Anyone have any info on this?

    • Thank you, Julianna, for your comment. Indeed, I heard that in the Middle East they would start with indicating “one” by pointing the pinky with the thumb for example, and then proceed to the ring finger and then middle finger. I saw indicating three with those three fingers but am not sure where the persons came from; I’ll definitely ask them the next time.

  9. ok there are differences
    are there resources which try to explain why there are such differences
    this question i asked when i saw that in middle east they count with their little finger first, and i was like it is these very people who write right to left

    question : why does an american start counting from index finger, why do continental europeans start to count with their thumb etc

    • That is a very good question! Thank you for asking it. I am not sure that the direction of the counting is related with the way we write – from left to right or right to left – and I noticed also some differences concerning what hand to start with (in all systems). Anyhow, the finger counting seems to be more culturally different than many suppose. There are studies by Prof. Andrea Bender from the University of Bergen (Norway) about the relation between culture and cognition (I added the link in the post).

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  11. Hey,
    I really liked your article.
    Just an interesting side fact:
    In Germany I was taught to use my knuckles for counting the months with 31 days.
    You start at the knuckle of your left small finger and follow with the space in between the knuckles to the right and then with the knuckle of the ring finger and so on.
    The knuckles mean 31 days and the spaces inbetween less.
    You end up with January 31, February 28(/29), March 31 etc.
    When you reach the knuckle of your left index finger you should be at July 31 days and jump to the knuckle of your right index finger indicating, that August has 31 days aswell and continue from there as normal.
    I am curious to know, if this was also taught in other European countries, since I never knew anyone that used it.
    Have a good one 🙂

    • Thank you for this comment! Indeed, I also learned to count the months with 31/30 days this way! I remember that we also did it in Italian. Let me ask in my fb groups and I’ll get back to you 😉

  12. I’m a 52 year old Scot. When counting on fingers, Brits will use either thumb or forefinger first. However when indicating a figure, Brits will almost always use their fingers. So ‘1’ is forefinger, counting 1 could be thumb or forefinger.
    As to indicating ‘3’ the 3 fingers with thumb and pinky secured to each other is VERY British especially for those of my generation and older. In Major Archie’s day it was the way ‘3’ was indicated across the Empire and remains common across the Anglosphere. This is because the three finger position is the hand position for the Scout and Guide Association salute. In the past when membership was far more common with kids than it is now, this hand position became universal.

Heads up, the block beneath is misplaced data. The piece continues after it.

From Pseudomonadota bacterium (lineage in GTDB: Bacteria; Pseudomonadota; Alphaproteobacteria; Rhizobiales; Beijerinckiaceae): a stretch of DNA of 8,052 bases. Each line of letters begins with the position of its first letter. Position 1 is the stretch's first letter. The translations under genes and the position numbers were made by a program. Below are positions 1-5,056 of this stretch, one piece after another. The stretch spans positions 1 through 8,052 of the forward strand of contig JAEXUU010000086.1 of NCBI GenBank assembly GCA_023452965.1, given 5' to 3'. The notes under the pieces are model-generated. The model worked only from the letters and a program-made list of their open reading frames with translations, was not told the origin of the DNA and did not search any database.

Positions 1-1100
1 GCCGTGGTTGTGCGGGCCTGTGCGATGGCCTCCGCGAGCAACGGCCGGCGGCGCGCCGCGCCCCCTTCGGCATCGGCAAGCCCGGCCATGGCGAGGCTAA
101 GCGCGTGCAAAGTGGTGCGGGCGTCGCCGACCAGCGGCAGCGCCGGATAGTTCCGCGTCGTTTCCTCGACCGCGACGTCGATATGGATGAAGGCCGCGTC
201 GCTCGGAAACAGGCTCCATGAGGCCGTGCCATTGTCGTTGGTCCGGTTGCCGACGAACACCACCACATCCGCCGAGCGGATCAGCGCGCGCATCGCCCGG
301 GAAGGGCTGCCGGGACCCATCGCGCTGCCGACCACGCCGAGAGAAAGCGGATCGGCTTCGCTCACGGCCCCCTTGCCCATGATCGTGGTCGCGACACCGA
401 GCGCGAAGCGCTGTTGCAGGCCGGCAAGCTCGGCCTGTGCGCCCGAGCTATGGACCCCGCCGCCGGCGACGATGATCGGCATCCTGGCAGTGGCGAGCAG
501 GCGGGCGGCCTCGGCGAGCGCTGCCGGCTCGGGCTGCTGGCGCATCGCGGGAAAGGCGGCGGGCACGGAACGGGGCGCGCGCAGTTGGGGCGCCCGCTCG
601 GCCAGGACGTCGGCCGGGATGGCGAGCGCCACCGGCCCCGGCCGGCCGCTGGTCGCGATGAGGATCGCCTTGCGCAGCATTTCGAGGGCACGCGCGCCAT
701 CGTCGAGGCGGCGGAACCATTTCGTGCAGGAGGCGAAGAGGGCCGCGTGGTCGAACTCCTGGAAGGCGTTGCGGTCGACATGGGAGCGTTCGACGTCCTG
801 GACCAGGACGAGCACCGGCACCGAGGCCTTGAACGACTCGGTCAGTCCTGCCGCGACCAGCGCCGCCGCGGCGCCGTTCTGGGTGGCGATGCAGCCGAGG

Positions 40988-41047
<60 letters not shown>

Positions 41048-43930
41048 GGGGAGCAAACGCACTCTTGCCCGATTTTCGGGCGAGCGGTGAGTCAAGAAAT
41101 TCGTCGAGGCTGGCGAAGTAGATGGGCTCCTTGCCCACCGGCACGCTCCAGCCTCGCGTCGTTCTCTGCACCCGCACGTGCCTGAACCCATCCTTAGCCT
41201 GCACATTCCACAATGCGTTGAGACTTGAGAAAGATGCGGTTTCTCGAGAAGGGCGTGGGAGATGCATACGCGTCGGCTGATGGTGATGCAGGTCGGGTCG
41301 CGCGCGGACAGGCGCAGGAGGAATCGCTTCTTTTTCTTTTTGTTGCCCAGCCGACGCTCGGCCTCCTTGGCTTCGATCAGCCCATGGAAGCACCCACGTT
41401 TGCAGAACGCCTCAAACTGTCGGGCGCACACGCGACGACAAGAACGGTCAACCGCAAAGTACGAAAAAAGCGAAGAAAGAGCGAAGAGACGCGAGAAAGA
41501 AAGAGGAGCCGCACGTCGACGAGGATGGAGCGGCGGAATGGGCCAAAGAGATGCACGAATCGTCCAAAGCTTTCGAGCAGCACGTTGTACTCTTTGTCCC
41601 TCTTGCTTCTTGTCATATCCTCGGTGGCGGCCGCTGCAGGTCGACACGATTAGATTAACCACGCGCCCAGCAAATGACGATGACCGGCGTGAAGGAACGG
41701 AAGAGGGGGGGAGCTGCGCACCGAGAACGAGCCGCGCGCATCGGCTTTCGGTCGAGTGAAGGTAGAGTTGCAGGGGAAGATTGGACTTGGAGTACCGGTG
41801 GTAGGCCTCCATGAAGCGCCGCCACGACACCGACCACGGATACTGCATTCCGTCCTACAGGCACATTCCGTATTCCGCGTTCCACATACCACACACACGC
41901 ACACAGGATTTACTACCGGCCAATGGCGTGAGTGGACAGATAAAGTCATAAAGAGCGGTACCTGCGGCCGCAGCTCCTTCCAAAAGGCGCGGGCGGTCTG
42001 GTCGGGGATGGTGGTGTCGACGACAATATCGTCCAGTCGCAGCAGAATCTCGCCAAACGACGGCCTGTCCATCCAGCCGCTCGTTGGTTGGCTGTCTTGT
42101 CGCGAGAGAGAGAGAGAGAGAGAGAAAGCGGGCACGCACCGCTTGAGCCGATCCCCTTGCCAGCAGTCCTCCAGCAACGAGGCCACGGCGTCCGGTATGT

Immigration and cultural mixing over the last 30 years has introduced the thumb indicator for 3 in the UK.

    Lastly, the 2 fingers Agincourt is a myth (it’s amazing how many such myths are promulgated by the Oxford publications, they also claim, wrongly ,that Scipio salted the fields of Carthage). A warbow of the longbow type cannot be shot with 2 fingers, it is too powerful. The origin of the two fingers as an offensive gesture is probably linked to indicating a vulva. This gesture is seen in medaevil gargoyles of the Sheela na Gig type, where a hideous woman is carved with an exaggerated vulva.
    Anyway, gascinating subject and thanks for writing the article.
    Richard (MA Archaeology, medaevil British History, the languages of the British Isles)

    • Thank you, Richard, for your insights about how to count with fingers. Do you have some further references to what you say about the 2 fingers Agincourt (articles etc.)? I’d like to know more about this misunderstanding, when it started and why, and what is behind this sign.

  13. Turkish totally mix between Italians and German
    We start 1 with index finger than middle finger add it make 2 than 3 with thumbs ,4 make it close thumbs open pinky and 5 sleeping to
    Face

  14. In Spain we make the horn or bull gesture lifting the thumb and the pinky finger at the same time. That’s pretty common and cultural.